Preventing liver cancer at a national level
Professor Jacob George now wants to tackle the bigger picture. While rates of hepatitis C related liver cancer have declined, much more needs to be done at the national level. He wants to focus on detecting hepatitis B and C in every patient early enough to prevent liver disease advancing and becoming harder to treat.
“We need to focus on prevention of the disease. If we can systematically identify patients with hepatitis B and C and link them to care then this would have a big impact on liver cancer control”.
Liver cancer affects the marginalised populations and unfortunately most don’t have a strong advocacy voice. Many are in marginalised migrant and Indigenous communities, are practicing high risk behaviours or are from socially disadvantaged groups who have poor access to health services. Changing how the public perceives the causes of liver cancer is something Jacob wants to achieve.
“Like lung and other cancers that are common but have relatively poor survival, liver cancer lacks a strong advocacy voice – because there are not enough survivors to provide a platform and the survivors we work with are marginalised. If we can do more to prevent liver cancer and raise awareness working with Cancer Council, we can build a stronger advocacy voice, from prevention through to research investment in treating established disease. We have the epidemiologists, the clinicians, and the Cancer Council, but the fourth pillar we are missing is the public advocacy.”
Roadmap to improved liver cancer outcomes
In 2019, the Australian Government commissioned Cancer Council Australia to develop the nation’s first ever “Roadmap to improved liver cancer outcomes”.
The focus will be on preventing liver cancer by exploring systematic approaches to identifying and treating populations at high risk. An independent expert advisory group was formed and, in recognition of his leadership, Professor George was appointed co-chair, with GP and hepatitis researcher, Dr Nicole Allard. Cancer Council NSW will support the work, as part of the Pathways to a cancer-free future.
New treatment approaches
In addition to preventing and managing the disease, Professor George is investigating the different types of liver cancer and developing alternative treatment approaches. Liver cancer is highly diverse among patients. If the tumours are sub-classified better, then personalised medicine can be developed improving each patient’s outcome.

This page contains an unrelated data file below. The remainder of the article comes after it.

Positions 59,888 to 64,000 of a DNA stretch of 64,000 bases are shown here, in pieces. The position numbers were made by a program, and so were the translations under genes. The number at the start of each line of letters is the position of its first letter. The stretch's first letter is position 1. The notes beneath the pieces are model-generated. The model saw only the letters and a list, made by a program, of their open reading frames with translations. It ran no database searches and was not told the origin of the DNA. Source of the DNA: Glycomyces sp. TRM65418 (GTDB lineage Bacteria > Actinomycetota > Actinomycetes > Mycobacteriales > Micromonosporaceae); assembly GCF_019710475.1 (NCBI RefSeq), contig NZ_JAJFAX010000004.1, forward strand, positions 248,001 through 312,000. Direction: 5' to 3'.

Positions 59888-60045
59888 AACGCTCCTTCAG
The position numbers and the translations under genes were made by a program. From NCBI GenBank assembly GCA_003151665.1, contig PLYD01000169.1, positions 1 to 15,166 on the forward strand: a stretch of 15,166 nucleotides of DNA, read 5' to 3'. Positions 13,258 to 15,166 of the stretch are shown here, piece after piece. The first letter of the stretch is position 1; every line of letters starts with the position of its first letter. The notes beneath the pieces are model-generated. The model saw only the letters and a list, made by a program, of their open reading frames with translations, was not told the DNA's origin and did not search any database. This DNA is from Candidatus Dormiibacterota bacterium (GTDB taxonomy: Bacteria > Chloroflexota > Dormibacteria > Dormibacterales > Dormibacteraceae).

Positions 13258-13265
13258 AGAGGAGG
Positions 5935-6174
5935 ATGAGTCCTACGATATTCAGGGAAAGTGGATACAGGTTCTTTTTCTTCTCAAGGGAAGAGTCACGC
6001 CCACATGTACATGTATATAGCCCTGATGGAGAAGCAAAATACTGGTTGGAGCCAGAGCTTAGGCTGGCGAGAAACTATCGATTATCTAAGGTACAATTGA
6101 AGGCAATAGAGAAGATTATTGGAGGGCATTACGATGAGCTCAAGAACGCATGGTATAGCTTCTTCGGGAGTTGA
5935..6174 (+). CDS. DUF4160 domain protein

One approach he is taking is to target a select set of cells known as cancer stem cells. Liver cancer stem cells are a small population of cells that are resistant to treatment and responsible for the cancer returning. Unfortunately, it is difficult to target stem cells using standard treatment. Therefore, Jacob and his team are developing aptamer molecules, also known as chemical antibodies, to target and kill the stem cells.
“Investigating how to target the liver cancer stem cells will allow us to get much better cure rates”.
This exciting new approach could revolutionise the way liver cancer patients are treated. Understanding what causes the cancer to return and being able to prevent this from happening would significantly improve the outcome for liver cancer patients.
Jacob George AM, MBBS, FRACP, PhD, FAASLD, is Professor of Gastroenterology and Hepatic Medicine, Faculty of Medicine, University of Sydney and currently holds the Robert W Storr Chair of Hepatic Medicine at the University. He is Head, Department of Gastroenterology and Hepatology at Westmead Hospital and Director of Gastroenterology and Hepatology Services, Sydney West Area Health Service and Director of the Storr Liver Centre, The Westmead Institute for Medical Research, Westmead